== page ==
How people use credit products and repay debt has a direct effect on their credit scores, such as those developed by FICO. All of that information will be listed on consumer credit reports created by TransUnion, Equifax, and Experian. As credit report data is updated with account usage, the credit scores will also adjust upward or downward.
Credit scores are dependent on a person’s unique borrowing behavior, but the amount of money people earn can affect their ability to pay off debt which can affect their credit scores as a whole. Studies show there is at least a moderate correlation between income and credit scores when examined in aggregate.1
Here is the latest data about credit scores by household income, and why there may be a differential.
Low to High Household Income Definitions
Income is not listed on a credit report so it is not factored in credit score calculations. Instead, the person would include it on their credit application. Along with the person’s credit profile, the lender assesses income to determine qualification and set terms.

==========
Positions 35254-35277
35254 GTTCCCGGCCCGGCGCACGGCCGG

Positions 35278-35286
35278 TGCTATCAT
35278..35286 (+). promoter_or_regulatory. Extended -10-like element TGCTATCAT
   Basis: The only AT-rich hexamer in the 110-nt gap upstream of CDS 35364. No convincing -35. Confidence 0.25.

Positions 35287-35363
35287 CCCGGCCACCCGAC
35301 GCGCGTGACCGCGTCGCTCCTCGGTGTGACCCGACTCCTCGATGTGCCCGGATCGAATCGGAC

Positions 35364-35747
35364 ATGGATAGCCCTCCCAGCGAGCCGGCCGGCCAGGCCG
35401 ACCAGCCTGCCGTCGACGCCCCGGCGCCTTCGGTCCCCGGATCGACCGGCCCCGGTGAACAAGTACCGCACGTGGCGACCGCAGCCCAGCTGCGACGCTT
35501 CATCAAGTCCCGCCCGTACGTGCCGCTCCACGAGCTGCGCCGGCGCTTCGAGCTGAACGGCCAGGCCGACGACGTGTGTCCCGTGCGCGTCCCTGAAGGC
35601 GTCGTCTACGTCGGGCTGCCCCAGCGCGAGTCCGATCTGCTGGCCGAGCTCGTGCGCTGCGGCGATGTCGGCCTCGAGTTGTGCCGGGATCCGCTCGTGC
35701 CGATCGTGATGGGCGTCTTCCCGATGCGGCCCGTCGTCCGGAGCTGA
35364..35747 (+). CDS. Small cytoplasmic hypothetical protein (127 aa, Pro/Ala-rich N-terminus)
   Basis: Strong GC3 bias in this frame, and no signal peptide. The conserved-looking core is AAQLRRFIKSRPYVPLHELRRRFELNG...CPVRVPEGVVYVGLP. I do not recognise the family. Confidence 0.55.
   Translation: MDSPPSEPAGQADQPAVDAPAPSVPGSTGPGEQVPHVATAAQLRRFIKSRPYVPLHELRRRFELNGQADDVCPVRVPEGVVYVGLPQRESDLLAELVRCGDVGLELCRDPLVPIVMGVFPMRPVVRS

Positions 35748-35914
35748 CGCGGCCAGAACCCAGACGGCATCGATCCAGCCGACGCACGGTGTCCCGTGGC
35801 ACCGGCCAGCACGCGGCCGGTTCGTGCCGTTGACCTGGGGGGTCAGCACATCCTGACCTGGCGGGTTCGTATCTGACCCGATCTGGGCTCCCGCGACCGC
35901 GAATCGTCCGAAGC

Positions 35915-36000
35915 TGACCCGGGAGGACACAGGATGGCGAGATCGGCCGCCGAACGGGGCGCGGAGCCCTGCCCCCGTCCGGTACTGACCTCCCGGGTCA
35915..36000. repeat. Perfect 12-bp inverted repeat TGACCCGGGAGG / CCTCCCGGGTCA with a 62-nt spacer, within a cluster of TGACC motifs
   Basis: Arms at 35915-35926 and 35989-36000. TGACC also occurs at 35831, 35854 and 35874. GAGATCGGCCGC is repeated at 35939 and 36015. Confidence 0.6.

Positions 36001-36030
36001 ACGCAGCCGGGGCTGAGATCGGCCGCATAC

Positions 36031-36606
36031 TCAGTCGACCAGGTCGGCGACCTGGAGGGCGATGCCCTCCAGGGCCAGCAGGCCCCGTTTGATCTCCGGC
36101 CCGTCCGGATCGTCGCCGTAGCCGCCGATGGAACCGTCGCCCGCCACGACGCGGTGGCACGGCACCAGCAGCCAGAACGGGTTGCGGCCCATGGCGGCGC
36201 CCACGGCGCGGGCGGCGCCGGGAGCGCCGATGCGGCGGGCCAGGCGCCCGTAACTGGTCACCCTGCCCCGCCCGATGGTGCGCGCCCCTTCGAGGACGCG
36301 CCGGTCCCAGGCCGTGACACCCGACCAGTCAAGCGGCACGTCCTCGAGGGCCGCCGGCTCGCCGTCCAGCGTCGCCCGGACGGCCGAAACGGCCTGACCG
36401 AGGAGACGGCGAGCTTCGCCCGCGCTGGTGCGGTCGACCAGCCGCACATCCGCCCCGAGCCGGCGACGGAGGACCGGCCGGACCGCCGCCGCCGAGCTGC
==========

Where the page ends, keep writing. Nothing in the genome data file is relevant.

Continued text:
The median household income in the US is currently $74,580.2The Consumer Finance Protection Bureau groups consumers into four income levels.3 These income levels are based on the ratio between the median family income in the consumer’s Census tract and the median family income of the Metropolitan Statistical Area for urban consumers or of the county for consumers residing outside of Metropolitan Statistical Areas.
The definitions are:
- Low income (relative income less than 50%)
- Moderate income (relative income 50% to less than 80%)
- Middle income (relative income 80% to less than 120%)
- Upper income (relative income of 120% or higher)
Low-Income Households Have the Lowest Average Credit Score: 658
It may come as no surprise to some that those who have the lowest average household incomes also have the lowest average credit scores:
|Annual Income||Median Credit Score|
A 658 credit score is within the fair credit range, though. This means that even when people have low incomes, many are still managing their credit accounts in positive ways.